The ride up was wonderful – Val probably drove over a thousand miles during this trip and is such an amazing woman for not letting Monica or I do any of the driving. I just love that I’m friends with such wonderful people. I don’t think I’ve laughed so much in my entire life – a weekend of “chasing the sun” and fun and avoiding the rain. As Val told me before my first trip to Idaho, the morning we woke up to down pour before the wine run “it never rains in Idaho.” LOL.
So much excitement on our first day out!
I’m training for the Sawtooth Relay, so I’m hiking for elevation gain. We attempted hiking The Butte, but there were so many people there that we did not park – instead left, pulled over onto another street and googled other hikes in the area. Google suggested Lazy Mountain, so got to see and hike a whole new area and one that I like better than The Butte. We did not do the Lazy Mountain hike, but instead took the easier way – the Morgan Horse Loop – lots of horse poop, but most of it was dry. Afterwards, we met Mom & Dad, and Carol, at the DQ in Palmer 🙂 Fun day!
Distance: 2 miles
Elevation Gain: less than 500 feet
I have not been running in almost two months. My left foot started to kill me after weeks of training on the dreadmill. I had hired Lisa in October-ish to help me get faster, stronger, thinner, and I was doing great until the foot pain. I told Lisa about it before I started my January training sessions and she told me to immediately stop training and see my doctor. I told her about it because I was concerned that I could not bend my toes on my left food, and I felt like I might have a broken toe or something (yeah, I’ve never had a broken bone in my body, but I equated the pain to something being broken). Lisa told me I needed an x-ray and a good physical to make sure nothing was wrong. The x-rays showed an excellent left foot with no issues, including absolutely NO arthritis (ha!, to all you anti-running peoples!!).
Anyway, GP sent me to podiatry, podiatry gave me inserts, chiropractor wants me to get new inserts, massage therapist said stretch, rest and continue seeing her, but I’m going to see a Jeff/PT this coming Friday. I’ll probably do a combo of everything just so I can get this healed. Anway: PT was prompted when I saw a #metatarsalgia dry-needling post on Instagram.
I asked around to see if anybody had had dry-needling in Anchorage but nobody I know has, so I Googled it. I sent a message to PT tonight and received a telephone call back right away! I’m going in Friday morning to get a full assessment and see what they can do to fix my painful left foot.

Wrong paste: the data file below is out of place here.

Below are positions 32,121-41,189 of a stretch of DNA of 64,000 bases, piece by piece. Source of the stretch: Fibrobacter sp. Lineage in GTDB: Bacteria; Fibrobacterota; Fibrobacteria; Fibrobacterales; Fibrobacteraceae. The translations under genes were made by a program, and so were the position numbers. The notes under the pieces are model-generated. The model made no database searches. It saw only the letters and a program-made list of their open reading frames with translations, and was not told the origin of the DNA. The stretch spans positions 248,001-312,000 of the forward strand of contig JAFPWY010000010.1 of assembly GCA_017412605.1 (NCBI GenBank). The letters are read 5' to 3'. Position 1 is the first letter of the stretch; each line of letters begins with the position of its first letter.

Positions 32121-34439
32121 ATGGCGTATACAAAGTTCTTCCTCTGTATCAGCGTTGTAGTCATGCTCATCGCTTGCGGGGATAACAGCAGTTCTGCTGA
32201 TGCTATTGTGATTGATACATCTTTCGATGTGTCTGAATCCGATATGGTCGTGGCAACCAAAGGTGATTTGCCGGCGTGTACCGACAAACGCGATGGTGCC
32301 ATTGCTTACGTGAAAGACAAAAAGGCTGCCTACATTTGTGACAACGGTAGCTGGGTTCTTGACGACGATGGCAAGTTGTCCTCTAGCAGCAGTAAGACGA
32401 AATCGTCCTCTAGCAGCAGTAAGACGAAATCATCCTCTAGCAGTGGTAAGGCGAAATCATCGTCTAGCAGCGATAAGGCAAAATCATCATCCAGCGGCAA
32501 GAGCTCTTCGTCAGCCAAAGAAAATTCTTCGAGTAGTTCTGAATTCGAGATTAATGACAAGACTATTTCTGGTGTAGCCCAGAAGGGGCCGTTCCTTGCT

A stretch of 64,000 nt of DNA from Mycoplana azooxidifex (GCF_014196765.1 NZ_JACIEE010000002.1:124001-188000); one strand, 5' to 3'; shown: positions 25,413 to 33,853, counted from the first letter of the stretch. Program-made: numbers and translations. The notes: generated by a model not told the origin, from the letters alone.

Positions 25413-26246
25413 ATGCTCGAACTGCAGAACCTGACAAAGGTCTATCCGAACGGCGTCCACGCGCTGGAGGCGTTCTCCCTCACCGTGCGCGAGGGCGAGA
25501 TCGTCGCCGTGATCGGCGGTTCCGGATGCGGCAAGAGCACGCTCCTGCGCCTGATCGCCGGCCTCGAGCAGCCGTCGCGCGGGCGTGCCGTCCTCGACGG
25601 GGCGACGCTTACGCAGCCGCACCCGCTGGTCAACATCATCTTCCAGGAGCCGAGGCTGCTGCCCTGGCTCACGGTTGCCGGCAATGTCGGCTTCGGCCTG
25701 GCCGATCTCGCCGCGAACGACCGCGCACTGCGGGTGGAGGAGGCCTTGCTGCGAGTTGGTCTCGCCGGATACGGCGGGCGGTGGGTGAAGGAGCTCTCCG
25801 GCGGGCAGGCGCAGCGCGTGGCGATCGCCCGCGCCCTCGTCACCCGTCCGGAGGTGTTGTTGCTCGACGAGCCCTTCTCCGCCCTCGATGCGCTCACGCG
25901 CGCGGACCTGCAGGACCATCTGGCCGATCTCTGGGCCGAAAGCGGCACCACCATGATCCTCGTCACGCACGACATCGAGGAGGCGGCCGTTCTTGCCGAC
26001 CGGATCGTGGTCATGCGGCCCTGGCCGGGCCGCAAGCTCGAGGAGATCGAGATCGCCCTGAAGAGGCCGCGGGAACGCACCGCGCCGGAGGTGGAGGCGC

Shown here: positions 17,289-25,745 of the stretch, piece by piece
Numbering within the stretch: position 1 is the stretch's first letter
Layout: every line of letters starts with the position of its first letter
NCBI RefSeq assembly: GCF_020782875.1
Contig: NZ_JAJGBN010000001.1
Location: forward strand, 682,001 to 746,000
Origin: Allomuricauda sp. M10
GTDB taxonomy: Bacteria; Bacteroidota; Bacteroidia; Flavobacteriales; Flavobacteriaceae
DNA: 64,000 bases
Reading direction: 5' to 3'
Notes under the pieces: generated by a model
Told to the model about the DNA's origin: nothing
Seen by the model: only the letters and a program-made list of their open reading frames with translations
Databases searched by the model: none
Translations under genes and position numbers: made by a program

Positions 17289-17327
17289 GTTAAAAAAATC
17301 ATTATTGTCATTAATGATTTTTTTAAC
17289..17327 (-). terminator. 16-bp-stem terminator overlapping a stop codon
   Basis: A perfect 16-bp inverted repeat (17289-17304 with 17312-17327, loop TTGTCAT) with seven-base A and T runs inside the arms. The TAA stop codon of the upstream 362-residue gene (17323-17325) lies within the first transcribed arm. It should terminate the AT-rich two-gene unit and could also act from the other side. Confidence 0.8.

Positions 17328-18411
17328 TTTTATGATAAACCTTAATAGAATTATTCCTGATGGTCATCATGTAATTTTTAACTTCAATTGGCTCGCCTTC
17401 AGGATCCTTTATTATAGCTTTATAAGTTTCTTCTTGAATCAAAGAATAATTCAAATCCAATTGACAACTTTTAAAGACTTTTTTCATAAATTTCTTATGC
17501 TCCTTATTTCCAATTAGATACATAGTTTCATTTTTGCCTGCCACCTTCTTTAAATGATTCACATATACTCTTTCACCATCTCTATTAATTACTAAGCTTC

Excess pressure on your forefoot can cause pain and inflammation in your metatarsals — the long bones in the front of your feet, just below your toes.
It’s not that I’ve hated being off running for the last two months, in fact, it’s quite the contrary, well, in a complicated way! Kind of in that love/hate running way that I subscribe to most days.
I’ve enjoyed sitting around, watching movies, playing with my bullet journal, making lots of food (like way too much food), hanging out with my family and spending most of my time inside the house. My nights feel really long after work, especially since I’m not spending 1.5-2 hours in the woods, hot tub, cleaning up, running, etc. (um, duh!).
DOWNSIDE: there is the whole weight gain crap going on, lots of yucky urges to eat crap, never feeling full, always craving junk food, feeling sluggish all day long, and overall boredom. On top of all that yucky stuff, I’ve spent a lot of time watching movies … I’ve even watched some TV. OK, maybe one TV show, but that’s really bad considering I am not a TV watcher, and I have never been somebody who watches TV – but I can see why our culture is so fat, lazy, voted for Trump, and so boring. TV is really the pits. It does nothing good for the brain (OK, PBS and documentaries do!).
UPSIDE: I’ve read a bunch of books so far, so it hasn’t all been bad. I’m not certain I’m actually reading less this year, though, so I cannot actually say that not running has made me read more. Part of this year’s goals is to read more thoroughly and deeply, too so I might not meet my goal of 70 books for 2017. We’ll see in a few more months though.
Your 2017 Challenge Books
Anyway, I need to get this metatarsalgia sorted out. I cannot continue sitting around. I need to train for the Sawtooth Relay. There’s only so much my fat tire bike can do for me, and it is not running. Plus, it really is not the same feeling I get as when I run.
Oh, and excitingly, I quit taking Prozac and I’m feeling pretty good. My last day was 2/9/2017 but I’m not feeling weird like in the past. I think I did a slow enough taper that I’m going to avoid antidepressant discontinuation syndrome, which really does suck when it happens, and it’s very scary – even as bad, or worse, than a panic attack. Anyway, for now, I’m done taking these meds. I’ve spent years in treatment (what SSRI haven’t I tried?), counseling, EMDR, and almost every psychotherapy treatment out there. I need to learn to deal with it, even if that means going back to EMDR therapy. If all else fails, there’s the non-psychogenic CBD oils and cannabis, which my psychiatrist and I discussed, and, shockingly he’s OK with it. Plus, it’s legal in AK and always has been.
I’m actually a bit surprised at myself for not quitting all these meds after reading Prozac Diary in 2011!
In 1988, at age 26, Lauren Slater lived alone in a basement apartment in Cambridge, depressed, suicidal, unemployed. Ten years later, she is a psychologist running her own clinic, an award-winning writer, and happily married. The transformation in her life was brought about by Prozac. Prozac Diary is Lauren Slater’s incisive account of a life restored to productivity, creativity, and love. When she wakes up one morning and finds that her demons no longer have a hold on her, Slater struggles with the strange state of being well after a lifetime of craziness. Yet this is no hymn to a miracle pharmaceutical. It is a frankly ambivalent quest for the truth of self behind an ongoing reliance on a drug. Slater also addresses Prozac’s notorious “poop-out” effect and its devastating attack on her libido. This is the first memoir to reflect on long-term Prozac use, and reviewers agree that no one has written about Prozac with such beauty, honesty, and insight.
Whoa! I’m getting way off topic now: fingers crossed for good PT outcomes and fast healing!